[blog updated April 2019]
You walk into any pharmacy or health food store and you see hundreds of bottles of vitamins and supplements. You think to yourself which should I buy that will improve my health? You may spend time considering which brand of vitamin to choose, the dosage and, of course, the cost. But what you should take into careful consideration is the form and route of the vitamins and supplements you are going to take.
Important fact: the vitamins and supplements that are consumed orally in pill form and that are swallowed in most cases only about 30% are absorbed by your body.
Why is that? Simple physiology. In medical physiology class, we learn in our first year about the liver’s function in detoxifying any substance we ingest. It’s called the First pass effect. It’s there to protect us from any harmful toxins. However, in doing so, it also takes out of the body’s intestinal circulation a portion of any other ingredients, including vitamins and minerals that we ingest.
The body has many ways to absorb vitamins and nutrients other than the gastrointestinal system. These different routes can be a lot more potent than swallowing a desired vitamin or mineral. You have to be careful in dosing in these cases because you can be getting a more powerful amount of the ingredient because you are bypassing the liver’s detoxification system.
For example, the skin is a way that topical medicine or nutrients can quickly get into your bloodstream. So don’t think just because you are using a “simple cortisone cream over the counter” that it isn’t getting directly into your bloodstream – not just your skin. The problem from an immunological view (my specialty) is that using topical ingredients on the skin can make some people susceptible to developing an allergic reaction when they ingest the ingredient or medicine late. This is the reason there is no topical penicillin. It was discovered in early research that using penicillin topically can make certain individuals more likely to develop an allergic reaction to oral or injected penicillin.
Nasal sprays are another way to get medicines or vitamins into the body directly but the nose is a very sensitive area – and using these substances would be too irritating on a regular basis. Again, remember if you are using a decongestant nasal spray (like Afrin) it is going directly into the bloodstream. That’s why the manufacturers caution patients with heart conditions or high blood pressure to be aware.
The sublingual area – the space below your tongue is an excellent area to get in vitamins, supplements, and even certain medications. My expertise is in sublingual immunotherapy for patients with allergies and Candida, but I also recommend taking supplements sublingually. The reason is that again, it bypasses the liver and you get maximum absorption. This is my preferred route of vitamin ingestion.
Intravenous and intramuscular vitamin/mineral injections are also excellent ways to achieve high doses of absorption for patients, especially those with chronic health conditions and leaky gut syndrome.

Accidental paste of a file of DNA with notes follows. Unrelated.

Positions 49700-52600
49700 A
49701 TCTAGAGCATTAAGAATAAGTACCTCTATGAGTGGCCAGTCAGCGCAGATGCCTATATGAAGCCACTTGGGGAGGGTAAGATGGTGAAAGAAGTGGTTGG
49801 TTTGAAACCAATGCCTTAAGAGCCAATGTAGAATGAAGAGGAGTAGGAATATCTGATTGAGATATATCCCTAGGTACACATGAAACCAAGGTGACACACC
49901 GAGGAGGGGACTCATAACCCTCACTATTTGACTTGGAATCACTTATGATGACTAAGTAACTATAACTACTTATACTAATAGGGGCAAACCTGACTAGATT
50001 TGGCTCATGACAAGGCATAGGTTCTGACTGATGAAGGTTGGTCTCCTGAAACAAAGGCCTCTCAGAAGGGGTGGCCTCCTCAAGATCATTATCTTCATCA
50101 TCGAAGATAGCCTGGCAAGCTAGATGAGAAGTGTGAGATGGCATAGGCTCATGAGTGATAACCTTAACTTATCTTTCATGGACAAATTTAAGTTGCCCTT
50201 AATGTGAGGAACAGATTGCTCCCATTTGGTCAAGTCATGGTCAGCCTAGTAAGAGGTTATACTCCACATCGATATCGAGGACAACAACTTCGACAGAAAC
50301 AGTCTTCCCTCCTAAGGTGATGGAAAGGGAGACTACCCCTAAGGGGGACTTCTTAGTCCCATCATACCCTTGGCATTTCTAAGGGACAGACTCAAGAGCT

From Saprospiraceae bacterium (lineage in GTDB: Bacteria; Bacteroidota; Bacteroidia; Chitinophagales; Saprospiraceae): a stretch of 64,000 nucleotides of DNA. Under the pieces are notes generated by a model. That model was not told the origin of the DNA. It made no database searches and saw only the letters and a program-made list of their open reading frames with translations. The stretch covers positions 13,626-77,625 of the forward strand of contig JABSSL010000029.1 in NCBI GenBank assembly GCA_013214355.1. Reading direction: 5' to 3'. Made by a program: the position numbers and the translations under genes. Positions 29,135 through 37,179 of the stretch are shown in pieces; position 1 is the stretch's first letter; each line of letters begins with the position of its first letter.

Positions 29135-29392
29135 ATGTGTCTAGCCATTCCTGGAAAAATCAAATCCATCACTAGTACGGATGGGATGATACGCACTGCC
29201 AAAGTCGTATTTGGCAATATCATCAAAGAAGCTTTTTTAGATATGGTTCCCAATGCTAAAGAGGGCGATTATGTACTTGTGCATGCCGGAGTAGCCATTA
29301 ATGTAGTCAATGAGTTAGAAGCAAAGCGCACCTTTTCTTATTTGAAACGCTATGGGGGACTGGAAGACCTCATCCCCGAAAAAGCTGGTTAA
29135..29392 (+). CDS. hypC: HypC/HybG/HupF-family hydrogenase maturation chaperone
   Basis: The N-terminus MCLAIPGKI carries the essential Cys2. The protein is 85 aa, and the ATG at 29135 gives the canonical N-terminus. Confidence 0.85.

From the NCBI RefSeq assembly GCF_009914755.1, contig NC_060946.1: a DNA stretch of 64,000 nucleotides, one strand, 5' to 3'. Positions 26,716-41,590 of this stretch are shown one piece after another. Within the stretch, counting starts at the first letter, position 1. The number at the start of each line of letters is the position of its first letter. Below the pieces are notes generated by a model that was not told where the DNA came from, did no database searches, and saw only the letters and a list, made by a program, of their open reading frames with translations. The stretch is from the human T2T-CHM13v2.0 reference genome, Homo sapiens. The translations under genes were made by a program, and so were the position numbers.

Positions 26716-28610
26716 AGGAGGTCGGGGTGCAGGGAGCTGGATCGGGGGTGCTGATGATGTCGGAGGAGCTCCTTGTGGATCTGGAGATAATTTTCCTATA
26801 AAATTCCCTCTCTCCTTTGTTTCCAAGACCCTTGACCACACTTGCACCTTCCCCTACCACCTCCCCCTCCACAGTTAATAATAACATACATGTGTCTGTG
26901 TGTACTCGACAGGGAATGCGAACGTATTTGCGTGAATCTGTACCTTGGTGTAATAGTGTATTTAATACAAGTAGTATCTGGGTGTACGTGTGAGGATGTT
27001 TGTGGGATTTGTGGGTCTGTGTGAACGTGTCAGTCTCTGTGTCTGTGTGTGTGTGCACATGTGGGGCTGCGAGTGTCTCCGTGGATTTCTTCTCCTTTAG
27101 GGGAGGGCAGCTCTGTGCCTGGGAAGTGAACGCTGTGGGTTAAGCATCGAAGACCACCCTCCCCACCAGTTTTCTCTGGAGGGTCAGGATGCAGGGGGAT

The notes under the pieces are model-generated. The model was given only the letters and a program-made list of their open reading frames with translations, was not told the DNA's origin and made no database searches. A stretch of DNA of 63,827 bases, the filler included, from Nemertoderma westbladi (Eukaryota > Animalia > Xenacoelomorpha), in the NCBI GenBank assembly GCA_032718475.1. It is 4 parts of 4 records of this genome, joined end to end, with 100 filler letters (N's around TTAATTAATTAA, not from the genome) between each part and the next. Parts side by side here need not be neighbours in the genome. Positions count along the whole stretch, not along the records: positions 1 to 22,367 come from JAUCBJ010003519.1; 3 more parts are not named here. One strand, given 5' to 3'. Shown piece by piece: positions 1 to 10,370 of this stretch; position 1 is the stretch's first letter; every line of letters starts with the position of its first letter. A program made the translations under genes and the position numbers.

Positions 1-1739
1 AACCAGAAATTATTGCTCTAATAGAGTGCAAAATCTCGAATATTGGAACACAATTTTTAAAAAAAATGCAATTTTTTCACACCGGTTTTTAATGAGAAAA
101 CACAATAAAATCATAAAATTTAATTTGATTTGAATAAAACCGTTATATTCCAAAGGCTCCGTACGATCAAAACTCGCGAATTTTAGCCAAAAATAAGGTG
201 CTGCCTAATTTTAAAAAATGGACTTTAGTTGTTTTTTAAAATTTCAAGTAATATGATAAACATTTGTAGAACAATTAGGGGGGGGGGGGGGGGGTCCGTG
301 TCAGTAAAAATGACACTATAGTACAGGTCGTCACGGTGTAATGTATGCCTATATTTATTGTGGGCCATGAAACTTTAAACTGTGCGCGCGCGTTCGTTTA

Dr. Mitchell’s Vitamin and Mineral Recommendations
Healthy Young Individuals:
In some cases, a healthy young person might not need any vitamins or supplements if he or she is eating super healthy. But almost all could still benefit from a few key vitamins:
- Sublingual or on the tongue Vitamin D3 drops 1,000 units a day (try Bluebonnet Vitamin D3 Liquid)
- American Health Ester C Powder ¼ teaspoon provides 500mg or Garden of Life Vitamin C makes a sublingual Vitamin C which 6 sprays gives 300mg.
- These patients can benefit tremendously from a boost of injectable vitamins and minerals depending on the severity of their condition, especially Vitamin C because it is too difficult to achieve oral dosing without side effects like gastritis or diarrhea.
- At home patients would benefit from continuing to try and maintain good levels of vitamins and minerals with these sublingual products:
- Activated Methyl B12 and 5 MTHF lozenges that dissolve on the tongue (Seeking Health | Active B12 Lozenge with L-5 MTHF | Vitamin B12 Supplement | Methylfolate | 60 Lozenges is a brand I use).
- Vitamin C as mentioned above.
- Vitamin D3 sublingual drops 2-4,000 units depending on your vitamin D3 level(Bluebonnet)
So, remember next time you are thinking of spending your money on supplements that will benefit your health – don’t just consider what type of vitamin you are buying, but the way you are going to take it!
– Dr. Dean Mitchell, M.D.
Mitchell Medical Group, NYC
Dr. Dean Mitchell, M.D. is a Board Certified Allergist and Immunologist based out of NYC. He graduated from the Sackler School of Medicine and completed training at the Robert Cooke Allergy Institute in New York City. He is also a Clinical Assistant Professor at Touro College of Osteopathic Medicine, a fellow of the American Academy of Allergy, Asthma, and Immunology, and the author of Dr. Dean Mitchell’s Allergy and Asthma Solution: The Ultimate Program for Reversing Your Symptoms One Drop at a Time. Dr. Dean Mitchell, M.D. has also been featured in The New York Times, The Huffington Post, Fitness Magazine, Dr. Oz and News NY 1. Dr. Mitchell also hosts the podcast The Smartest Doctor in the Room – a combination of a lively, personal and in-depth interview with top healthcare specialists.